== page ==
Pet rabbit the latest victim of savage dog attack
Waitara man Matt Lee is grateful a stray dog waited until midnight before jumping his fence and ripping his children's pet rabbit apart.
"If it happened during the day the kids would have seen it. They could have tried to help and got their throats ripped out as well," Mr Lee said.
Thankfully Jade Commerer, 6, and her brother Mason Lee, 2, were asleep when the dog destroyed the hutch to get Snowy, the small black rabbit they had looked after for just three months.
It was in the morning when they went out to feed their pet that they saw the carnage of fur and blood.
"I told the kids to get inside. I didn't want them to see that, but they knew what happened," Mr Lee said. "There are dogs on the loose all over the place around here. Now I don't know if I can even let them play outside safely."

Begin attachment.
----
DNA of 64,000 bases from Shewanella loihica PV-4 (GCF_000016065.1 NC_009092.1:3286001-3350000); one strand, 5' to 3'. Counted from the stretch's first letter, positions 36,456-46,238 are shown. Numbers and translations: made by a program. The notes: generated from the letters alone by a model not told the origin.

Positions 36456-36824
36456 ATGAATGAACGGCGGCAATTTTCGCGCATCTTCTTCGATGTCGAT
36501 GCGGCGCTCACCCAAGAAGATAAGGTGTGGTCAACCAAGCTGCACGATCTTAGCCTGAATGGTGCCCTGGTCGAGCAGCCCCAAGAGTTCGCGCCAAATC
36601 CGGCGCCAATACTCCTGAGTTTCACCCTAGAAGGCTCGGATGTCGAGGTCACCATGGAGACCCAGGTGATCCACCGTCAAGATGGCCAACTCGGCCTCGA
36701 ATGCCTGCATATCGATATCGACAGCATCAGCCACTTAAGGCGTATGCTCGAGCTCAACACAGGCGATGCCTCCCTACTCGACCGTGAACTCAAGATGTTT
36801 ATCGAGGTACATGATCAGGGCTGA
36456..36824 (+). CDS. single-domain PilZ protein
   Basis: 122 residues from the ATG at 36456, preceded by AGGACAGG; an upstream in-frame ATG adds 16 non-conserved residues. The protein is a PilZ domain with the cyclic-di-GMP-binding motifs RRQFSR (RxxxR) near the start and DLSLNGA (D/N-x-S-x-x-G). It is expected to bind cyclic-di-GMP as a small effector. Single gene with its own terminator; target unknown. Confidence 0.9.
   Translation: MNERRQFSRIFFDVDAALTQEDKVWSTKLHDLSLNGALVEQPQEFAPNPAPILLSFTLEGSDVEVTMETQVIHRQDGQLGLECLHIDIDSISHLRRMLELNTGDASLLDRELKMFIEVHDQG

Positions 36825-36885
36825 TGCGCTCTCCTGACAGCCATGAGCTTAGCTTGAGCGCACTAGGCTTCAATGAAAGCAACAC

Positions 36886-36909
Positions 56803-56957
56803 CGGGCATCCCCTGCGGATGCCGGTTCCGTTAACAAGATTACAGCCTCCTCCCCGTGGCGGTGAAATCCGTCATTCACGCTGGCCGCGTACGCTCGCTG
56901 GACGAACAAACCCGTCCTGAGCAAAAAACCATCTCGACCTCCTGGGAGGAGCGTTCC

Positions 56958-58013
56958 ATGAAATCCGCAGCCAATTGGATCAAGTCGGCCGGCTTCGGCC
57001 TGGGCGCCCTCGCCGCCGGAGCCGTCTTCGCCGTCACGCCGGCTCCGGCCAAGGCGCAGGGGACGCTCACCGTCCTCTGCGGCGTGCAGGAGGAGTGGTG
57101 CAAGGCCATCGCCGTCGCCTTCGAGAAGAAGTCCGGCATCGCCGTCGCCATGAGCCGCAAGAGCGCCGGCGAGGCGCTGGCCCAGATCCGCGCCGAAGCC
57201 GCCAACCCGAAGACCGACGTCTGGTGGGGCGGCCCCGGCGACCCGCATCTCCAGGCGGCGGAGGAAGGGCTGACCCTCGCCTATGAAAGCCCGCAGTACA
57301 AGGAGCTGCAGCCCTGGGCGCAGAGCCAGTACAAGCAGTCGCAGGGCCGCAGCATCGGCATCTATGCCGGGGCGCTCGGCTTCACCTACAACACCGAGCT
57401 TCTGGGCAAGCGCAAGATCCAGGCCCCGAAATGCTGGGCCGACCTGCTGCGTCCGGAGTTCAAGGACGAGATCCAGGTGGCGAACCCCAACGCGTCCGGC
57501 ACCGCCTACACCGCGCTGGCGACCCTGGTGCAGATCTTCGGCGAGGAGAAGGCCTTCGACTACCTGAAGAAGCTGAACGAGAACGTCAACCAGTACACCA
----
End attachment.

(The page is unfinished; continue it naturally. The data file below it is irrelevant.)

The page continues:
Snowy is the latest victim in a string of recent dog attacks in Waitara.
Last month Dave Phelan on Armstrong Ave, just 1800 metres from Mr Lee's Mouatt St property, lost 17 sheep to a rogue dog or dogs. The month before that five sheep were killed at Waitara High School, just across the road from Mr Phelan's property.
New Plymouth District Council animal control officer Jim Aitken said though a number of dogs had been picked up in the area, officers had not been able to ascertain if they had caught the dog or dogs responsible for the sheep attacks.
A dog trap had been set up at the scene of the latest attack in case the dog came back, but Mr Lee said it would be almost impossible to prove it was responsible for the rabbit's death.
If there was proof Mr Aitken said a dog did not have any more "rights" than a chicken, guinea pig, or rabbit and if caught injuring or killing animals or humans would almost always be destroyed.
Under section 57 of the Dog Control Act the dog's owner may also be liable for a fine of up to $3000 and pay for any damage caused by the attack.
Around 800 dogs were impounded in the New Plymouth district last year. Half were unregistered.
Taranaki Daily News